Shows & Panels
- The 2014 Big Picture on Cyber Security
- AFCEA Answers
- Ask the CIO
- Building the Hybrid Cloud
- Connected Government: How to Build and Procure Network Services for the Future
- Continuing Diagnostics and Mitigation: Discussion of Progress and Next Steps
- Federal Executive Forum
- Federal Tech Talk
- The Future of Government Data Centers
- The Future of IT: How CIOs Can Enable the Service-Oriented Enterprise
- The Intersection: Where Technology Meets Transformation
- Maximizing ROI Through Data Center Consolidation
- Mitigating Insider Threats in Virtual & Cloud Environments
- Modern Mission Critical Series
- Moving to the Cloud. What's the best approach for me
- Navigating Tough Choices in Government Cloud Computing
- The New Generation of Database
- Satellite Communications: Acquiring SATCOM in Tight Times
- Targeting Advanced Threats: Proven Methods from Detection through Remediation
- Transformative Technology: Desktop Virtualization in Government
- The Truth About IT Opex and Software Defined Networking
- Value of Health IT
- Air Traffic Management Transformation Report
- Cloud First Report
- General Dynamics IT Enterprise Center
- Gov Cloud Minute
- Government in Technology Series
- Homeland Security Cybersecurity Market Report
- National Cybersecurity Awareness Month
- Technology Insights
- The Cyber Security Report
- The Next Generation Cyber Security Experts
Shows & Panels
Monday - Friday, 6-9 a.m.
Host Tom Temin brings you the latest news affecting the federal community each weekday morning, featuring interviews with top government executives and contractors. Listen live from 6 to 9 a.m. or download archived interviews below.
Pay freeze: What's the good news?
Tuesday - 12/28/2010, 10:44am EST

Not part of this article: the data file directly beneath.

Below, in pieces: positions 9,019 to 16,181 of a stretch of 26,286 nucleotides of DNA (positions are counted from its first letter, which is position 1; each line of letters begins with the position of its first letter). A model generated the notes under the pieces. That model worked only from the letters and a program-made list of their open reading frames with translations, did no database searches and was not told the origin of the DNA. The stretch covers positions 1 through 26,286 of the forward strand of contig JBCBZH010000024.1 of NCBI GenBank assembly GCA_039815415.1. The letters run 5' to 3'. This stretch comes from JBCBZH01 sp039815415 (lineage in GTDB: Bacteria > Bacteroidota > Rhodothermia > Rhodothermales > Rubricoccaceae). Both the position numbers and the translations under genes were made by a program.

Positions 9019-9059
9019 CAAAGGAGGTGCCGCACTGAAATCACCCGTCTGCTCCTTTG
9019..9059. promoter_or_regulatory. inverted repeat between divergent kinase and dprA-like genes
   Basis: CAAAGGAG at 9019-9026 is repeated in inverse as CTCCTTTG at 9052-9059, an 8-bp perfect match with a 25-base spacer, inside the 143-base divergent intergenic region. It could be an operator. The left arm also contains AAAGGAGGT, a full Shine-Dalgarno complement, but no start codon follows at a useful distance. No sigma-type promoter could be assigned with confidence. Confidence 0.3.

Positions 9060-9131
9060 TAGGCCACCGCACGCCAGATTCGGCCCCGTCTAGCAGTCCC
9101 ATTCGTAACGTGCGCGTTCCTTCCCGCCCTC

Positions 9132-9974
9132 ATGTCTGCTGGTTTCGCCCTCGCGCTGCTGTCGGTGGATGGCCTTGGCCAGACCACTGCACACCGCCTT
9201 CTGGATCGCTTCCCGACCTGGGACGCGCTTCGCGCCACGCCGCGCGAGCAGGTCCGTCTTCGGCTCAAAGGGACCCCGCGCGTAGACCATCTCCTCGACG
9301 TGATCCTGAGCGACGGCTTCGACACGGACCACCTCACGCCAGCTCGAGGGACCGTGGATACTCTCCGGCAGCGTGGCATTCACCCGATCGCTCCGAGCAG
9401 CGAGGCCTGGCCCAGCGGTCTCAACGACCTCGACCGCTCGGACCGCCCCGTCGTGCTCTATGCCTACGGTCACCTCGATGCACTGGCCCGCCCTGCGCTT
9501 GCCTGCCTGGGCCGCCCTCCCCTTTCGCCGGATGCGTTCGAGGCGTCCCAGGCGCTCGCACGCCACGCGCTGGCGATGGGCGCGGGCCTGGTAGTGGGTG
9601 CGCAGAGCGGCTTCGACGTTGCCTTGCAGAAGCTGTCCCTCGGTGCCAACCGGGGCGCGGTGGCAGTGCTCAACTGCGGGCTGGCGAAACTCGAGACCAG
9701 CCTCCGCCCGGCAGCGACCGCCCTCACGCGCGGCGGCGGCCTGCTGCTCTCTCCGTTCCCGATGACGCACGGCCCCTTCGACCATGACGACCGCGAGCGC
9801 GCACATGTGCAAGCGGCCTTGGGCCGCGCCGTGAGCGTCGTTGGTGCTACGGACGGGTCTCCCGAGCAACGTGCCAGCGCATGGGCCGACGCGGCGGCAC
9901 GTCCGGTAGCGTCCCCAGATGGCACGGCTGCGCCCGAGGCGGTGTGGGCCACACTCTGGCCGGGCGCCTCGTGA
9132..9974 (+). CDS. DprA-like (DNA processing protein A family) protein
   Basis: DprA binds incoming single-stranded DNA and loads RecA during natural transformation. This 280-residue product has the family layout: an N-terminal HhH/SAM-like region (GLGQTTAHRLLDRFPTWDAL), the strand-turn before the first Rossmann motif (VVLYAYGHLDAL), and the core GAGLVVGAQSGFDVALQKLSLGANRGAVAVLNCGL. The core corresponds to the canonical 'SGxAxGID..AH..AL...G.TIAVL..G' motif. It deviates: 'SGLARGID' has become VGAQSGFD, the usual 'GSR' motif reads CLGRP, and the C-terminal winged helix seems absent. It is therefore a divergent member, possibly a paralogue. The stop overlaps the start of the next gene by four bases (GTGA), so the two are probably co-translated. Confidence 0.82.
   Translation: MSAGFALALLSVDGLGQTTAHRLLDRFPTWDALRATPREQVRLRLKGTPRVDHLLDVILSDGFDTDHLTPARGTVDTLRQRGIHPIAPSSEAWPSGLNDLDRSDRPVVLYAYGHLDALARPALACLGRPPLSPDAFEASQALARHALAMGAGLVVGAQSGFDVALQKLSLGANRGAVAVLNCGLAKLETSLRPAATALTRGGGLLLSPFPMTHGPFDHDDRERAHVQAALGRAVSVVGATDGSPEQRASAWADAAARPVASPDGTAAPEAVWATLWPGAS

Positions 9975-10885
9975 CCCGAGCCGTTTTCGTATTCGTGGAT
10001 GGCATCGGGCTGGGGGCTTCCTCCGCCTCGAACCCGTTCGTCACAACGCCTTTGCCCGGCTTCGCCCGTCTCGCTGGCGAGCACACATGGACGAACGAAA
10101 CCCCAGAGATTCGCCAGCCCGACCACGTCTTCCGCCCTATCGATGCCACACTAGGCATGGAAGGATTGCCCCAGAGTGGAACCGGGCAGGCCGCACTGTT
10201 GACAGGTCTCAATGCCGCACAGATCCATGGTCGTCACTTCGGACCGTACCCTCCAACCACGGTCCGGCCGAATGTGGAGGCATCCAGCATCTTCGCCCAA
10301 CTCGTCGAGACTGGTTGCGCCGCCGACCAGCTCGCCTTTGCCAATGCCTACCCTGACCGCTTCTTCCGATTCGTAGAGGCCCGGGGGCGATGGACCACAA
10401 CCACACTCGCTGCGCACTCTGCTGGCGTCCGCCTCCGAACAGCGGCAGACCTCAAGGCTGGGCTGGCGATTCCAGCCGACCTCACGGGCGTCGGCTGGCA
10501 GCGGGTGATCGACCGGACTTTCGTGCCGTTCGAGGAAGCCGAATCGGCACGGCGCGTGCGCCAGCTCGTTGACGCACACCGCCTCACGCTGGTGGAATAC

Federal News Radio
"So belt-tightening is going to be the operating mode through much of calendar year 2011," said John Palguta, vice president of the Partnership for Public Service, in an interview with the Federal Drive.
Federal managers will have to determine which areas will need to be cut. Most likely, training for leadership and job skills will see cutbacks, Palguta said.
"What that means is you're not going to be investing in your people as much as they should be invested in," he said.
Now for the good news: "It could be worse," he said.
Palguta pointed out that there could be a government shutdown and a hiring freeze. In fact, the pay freeze "might actually blunt calls for more drastic measures," Palguta said.
The White House deficit reduction commission recommended that agencies reduce staff through attrition by hiring two employees for every three who leave.
Palguta said he doubts this scenario would happen, but even if it did, "You still have jobs you will be able to fill," he said of federal managers.
In the first three quarters of fiscal year 2010, more than 65,000 people left government jobs, he said. "Most of the jobs, if not already filled, will be filled," Palguta said.
"In my view -- this is a crystal ball projection -- we're not going to see an exodus," he said.
Despite the general negative public opinion of federal employees, history has shown that the country needs government employees. In 1981, President Reagan imposed a government-wide hiring freeze. Two years later, there were more federal employees on the payroll, Palguta said.
It set the precedent that "most of the work of government is necessary, most government employees are vital employees, and we have to have them and we have to have the work of government get done," Palguta said.
Although federal workers may feel depressed about the pay freeze to come, Palguta said: "Brighter days to come."